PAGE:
I think there are two areas of film writing and filmmaking that have big futures: very low budget small productions designed with web distribution in mind from the start, and international co-productions (but not on the old “we’ll have one German, one British, and one French actor…”) model. If you’re interested in getting in on the ground floor of the new model of international co-production and have the time and funds, this could be of interest:
CALL FOR APPLICATIONS MASTER SCREENWRITING
For Writers, Directors, Editors, Sound-Designers, Producers and everyone who shows strong artistic skills in writing and wishes to develop feature films for the international film market.
This Master program is a collaboration between the ifs internationale filmschule köln in Cologne, Germany, the School of Media, Music and Performance at the
University of Salford in Manchester, UK, and the Tampere Art and Media School at the University of Applied Sciences in Tampere, Finland.
This program offers writers an environment in which to develop scripts for an international market that are not only innovative, but also commercially viable. The program’s key objective is to strengthen the economic and creative viability of European writers, and offers access to an exclusive European network while encouraging intensive dialogue between students.
In the course of the program, students will complete two feature film scripts.
It starts in Tampere in September 2012 and continues in Salford in the second semester, completed by an intensive writing period in the students’ home countries.
Application deadline is May 3, 2012.
The online application is available on www.filmschule.de. If you require additional information, please contact Julia Grünewald, Head of Screenwriting Dept. ifs
Film school used to be the way to get a job or up your chances of selling your projects in Hollywood. Now the studios are making bigger and fewer movies and the action is shifting to other platforms.
On The Wrap, Brent Lang writes, “In the digital age, institutions including New York University, the University of California, Los Angeles and Boston University have torn down the old barriers between teaching television and film production, and merged film and interactive departments. The internet age has led film schools to encourage students to think about narrative in different ways than their predecessors did.”
He quotes Bob Bassett, dean of Chapman University’s Dodge College of Film and Media Arts: “Twenty years ago, people went to film school to become the best filmmaker they could become so they could go out and make films. Today, they have to be much more calculating about developing their skills, because those skills are what lead to paying jobs.”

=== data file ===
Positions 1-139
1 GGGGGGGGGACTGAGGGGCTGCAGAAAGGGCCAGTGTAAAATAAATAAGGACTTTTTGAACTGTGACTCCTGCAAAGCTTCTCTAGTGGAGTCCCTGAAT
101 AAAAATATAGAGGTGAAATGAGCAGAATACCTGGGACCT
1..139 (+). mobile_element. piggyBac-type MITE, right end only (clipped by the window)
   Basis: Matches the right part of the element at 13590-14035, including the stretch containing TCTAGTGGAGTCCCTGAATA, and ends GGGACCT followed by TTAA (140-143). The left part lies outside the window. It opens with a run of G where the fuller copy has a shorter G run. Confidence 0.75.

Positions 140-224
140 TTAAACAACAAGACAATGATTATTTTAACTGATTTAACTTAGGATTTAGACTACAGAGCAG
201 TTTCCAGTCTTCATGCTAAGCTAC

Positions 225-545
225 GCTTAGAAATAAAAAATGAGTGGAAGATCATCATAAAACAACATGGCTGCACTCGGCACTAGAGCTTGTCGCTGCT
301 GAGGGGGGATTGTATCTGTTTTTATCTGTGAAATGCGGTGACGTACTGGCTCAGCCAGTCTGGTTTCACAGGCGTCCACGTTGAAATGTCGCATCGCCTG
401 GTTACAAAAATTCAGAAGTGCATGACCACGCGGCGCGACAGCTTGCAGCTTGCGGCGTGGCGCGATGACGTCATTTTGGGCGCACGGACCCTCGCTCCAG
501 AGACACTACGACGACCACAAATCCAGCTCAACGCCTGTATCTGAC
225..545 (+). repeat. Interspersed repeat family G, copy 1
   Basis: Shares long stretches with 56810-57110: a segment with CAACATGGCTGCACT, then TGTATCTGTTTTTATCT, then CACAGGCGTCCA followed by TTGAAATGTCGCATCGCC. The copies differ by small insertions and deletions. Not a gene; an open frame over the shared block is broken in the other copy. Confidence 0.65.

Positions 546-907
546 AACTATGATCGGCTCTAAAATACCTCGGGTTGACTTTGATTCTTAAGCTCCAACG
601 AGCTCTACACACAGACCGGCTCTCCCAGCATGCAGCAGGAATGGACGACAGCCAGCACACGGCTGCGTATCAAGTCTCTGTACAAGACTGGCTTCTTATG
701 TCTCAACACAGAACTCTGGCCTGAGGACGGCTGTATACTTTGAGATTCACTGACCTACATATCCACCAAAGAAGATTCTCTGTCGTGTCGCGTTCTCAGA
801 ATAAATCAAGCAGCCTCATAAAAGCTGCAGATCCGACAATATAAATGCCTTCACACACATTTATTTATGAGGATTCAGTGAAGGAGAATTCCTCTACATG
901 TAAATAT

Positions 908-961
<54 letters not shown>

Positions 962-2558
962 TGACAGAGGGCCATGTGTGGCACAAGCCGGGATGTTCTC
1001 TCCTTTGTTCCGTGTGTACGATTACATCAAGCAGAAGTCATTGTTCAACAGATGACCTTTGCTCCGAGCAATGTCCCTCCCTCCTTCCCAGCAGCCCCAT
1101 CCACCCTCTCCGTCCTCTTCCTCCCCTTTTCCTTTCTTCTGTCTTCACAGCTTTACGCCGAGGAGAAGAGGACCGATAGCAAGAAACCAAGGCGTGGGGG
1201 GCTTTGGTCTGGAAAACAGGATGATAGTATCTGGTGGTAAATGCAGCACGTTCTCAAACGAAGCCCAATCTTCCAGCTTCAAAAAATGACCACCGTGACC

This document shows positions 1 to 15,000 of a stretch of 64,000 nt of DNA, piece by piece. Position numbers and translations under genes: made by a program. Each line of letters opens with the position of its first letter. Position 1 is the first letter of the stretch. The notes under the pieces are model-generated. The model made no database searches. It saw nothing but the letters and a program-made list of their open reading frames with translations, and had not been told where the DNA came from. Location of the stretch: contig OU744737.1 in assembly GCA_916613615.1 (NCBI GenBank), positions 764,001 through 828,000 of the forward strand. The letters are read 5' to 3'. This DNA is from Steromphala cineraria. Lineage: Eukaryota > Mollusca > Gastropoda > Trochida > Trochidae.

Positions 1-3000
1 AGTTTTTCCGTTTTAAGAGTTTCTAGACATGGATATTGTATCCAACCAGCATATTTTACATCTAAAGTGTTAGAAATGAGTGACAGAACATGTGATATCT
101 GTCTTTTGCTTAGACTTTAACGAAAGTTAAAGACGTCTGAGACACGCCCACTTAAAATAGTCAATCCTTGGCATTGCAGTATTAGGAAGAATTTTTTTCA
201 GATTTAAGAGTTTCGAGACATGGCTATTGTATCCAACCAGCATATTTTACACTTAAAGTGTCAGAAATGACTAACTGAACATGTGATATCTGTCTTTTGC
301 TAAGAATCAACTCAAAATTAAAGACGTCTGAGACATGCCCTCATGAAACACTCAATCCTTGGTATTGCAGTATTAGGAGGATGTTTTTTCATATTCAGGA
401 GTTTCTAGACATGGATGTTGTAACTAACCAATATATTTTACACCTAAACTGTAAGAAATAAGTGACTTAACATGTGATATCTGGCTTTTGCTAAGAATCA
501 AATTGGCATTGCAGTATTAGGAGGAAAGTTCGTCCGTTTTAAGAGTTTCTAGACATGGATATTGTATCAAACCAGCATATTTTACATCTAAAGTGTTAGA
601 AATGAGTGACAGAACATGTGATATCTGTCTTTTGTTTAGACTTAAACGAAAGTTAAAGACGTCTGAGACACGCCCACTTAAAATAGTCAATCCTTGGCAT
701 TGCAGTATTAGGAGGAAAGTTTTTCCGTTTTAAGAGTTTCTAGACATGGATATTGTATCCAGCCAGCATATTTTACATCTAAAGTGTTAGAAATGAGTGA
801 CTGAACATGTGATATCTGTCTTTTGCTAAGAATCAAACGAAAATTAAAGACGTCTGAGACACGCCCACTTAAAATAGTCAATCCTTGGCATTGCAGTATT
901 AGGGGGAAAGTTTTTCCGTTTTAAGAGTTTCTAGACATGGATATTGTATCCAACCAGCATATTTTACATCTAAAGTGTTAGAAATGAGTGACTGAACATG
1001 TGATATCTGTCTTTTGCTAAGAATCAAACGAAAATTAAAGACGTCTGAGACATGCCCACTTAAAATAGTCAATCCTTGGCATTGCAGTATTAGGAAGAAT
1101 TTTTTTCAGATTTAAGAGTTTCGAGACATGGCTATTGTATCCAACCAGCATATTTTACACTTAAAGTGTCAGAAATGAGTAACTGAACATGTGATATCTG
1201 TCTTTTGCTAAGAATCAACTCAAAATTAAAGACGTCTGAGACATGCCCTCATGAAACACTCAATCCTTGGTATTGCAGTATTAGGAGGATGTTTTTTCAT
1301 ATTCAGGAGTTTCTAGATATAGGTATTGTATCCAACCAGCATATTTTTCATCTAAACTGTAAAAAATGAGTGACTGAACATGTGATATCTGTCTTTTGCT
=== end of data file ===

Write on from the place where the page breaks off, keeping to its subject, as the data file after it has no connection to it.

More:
The new outlets: YouTube, Funny or Die, and other sites, as well the the more adventurous cable TV outfits. YouTube has joined with various companies to start new channels. I wouldn’t be surprised if before too long we’re watching Facebook TV.
The formats are new, too. On the internet there’s no particular reason to think of programs in chunks of 30 or 60 minutes. There’s room for stories that take 30 seconds, and for all kinds of media combinations and interactivity.
I’ve always felt that the one big advantage of going to film school is the contacts you can make. You needed a path to reaching the powerful people who ran the film business. The digital media landscape is much broader and you have more ways in. I’m not naive enough to think it no longer matters who you know, just that it matters a bit less than it used to.
Does it make sense at all to go to even the new versions of film school—what I’d call digitelefilm school? Sure–you’ll learn a lot and find collaborators and make useful connections, too. That’s if you can afford it or don’t mind racking up big student loans. Otherwise, get out your Flip or point your New iPad at some actors, or teach yourself Flash or HTML5 animation, or make some stop-motion figurines and make something brilliant.
(What you still need is a good script–which is the missing link in most productions made for the web. A good place to start is my book, “Your Writing Coach,” published by Nicholas Brealey and available from Amazon and other booksellers. It’s not specifically about writing scripts but it IS about crafting the kinds of solid characters and storylines you need.)
Having recently seen the wonderful film Hugo, it’s hard to believe that it was directed by the same man who directed Taxi Driver and so many hard-edged gangster films. It’s sad that Hugo has been such a flop at the box office, Scorsese deserved success with it.
Anyway, if you’d like to get a peek at his storyboards for Taxi Driver, I found some of them at the site OldHollywood.tumblr.com and you can see them here. Good luck trying to read the captions, but it’s interesting to look at his sketches.
Below is a two-part video of Scorsese talking about Taxi Driver, its influences, and why it was a labor of love (they are about 8 minutes long each).